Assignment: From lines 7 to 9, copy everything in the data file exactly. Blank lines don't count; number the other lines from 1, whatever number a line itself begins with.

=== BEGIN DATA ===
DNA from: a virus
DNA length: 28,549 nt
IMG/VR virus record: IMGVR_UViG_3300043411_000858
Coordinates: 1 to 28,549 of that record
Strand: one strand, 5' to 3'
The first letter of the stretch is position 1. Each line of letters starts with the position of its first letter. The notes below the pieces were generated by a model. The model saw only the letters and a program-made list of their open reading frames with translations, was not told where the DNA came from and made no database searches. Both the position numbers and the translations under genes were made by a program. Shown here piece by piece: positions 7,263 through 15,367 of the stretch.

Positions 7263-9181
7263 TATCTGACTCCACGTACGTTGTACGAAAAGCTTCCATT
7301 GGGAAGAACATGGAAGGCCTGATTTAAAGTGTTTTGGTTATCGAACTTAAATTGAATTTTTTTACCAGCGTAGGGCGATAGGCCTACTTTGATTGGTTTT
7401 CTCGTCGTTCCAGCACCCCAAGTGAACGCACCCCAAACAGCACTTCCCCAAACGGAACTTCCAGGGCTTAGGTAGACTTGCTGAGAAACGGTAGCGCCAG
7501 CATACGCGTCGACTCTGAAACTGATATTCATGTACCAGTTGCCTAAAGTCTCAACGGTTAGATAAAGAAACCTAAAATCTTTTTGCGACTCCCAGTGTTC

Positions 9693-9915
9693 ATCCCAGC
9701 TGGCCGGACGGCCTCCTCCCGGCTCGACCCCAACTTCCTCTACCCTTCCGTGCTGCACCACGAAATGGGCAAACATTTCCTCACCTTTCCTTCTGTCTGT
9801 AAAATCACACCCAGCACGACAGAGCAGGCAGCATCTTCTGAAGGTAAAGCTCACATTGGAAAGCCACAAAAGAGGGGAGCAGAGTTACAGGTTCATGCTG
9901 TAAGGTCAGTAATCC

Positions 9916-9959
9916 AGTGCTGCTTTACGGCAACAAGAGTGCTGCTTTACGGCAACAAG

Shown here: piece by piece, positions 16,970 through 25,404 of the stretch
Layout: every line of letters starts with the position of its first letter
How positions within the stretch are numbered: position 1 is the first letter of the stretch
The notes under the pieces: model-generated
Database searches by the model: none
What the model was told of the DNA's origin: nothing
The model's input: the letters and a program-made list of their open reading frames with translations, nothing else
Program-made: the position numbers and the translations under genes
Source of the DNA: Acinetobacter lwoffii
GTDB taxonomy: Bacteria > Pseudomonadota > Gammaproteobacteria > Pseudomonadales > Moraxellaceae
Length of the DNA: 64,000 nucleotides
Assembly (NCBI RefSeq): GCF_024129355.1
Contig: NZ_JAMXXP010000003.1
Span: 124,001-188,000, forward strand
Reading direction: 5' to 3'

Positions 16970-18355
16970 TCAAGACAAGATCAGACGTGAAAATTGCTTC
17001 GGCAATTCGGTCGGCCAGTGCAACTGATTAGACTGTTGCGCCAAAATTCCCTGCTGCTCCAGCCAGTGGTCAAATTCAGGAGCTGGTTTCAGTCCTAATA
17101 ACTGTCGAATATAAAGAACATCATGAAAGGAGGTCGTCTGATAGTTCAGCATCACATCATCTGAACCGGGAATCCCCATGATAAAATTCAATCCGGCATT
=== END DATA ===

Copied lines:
Positions 7263-9181
7263 TATCTGACTCCACGTACGTTGTACGAAAAGCTTCCATT
7301 GGGAAGAACATGGAAGGCCTGATTTAAAGTGTTTTGGTTATCGAACTTAAATTGAATTTTTTTACCAGCGTAGGGCGATAGGCCTACTTTGATTGGTTTT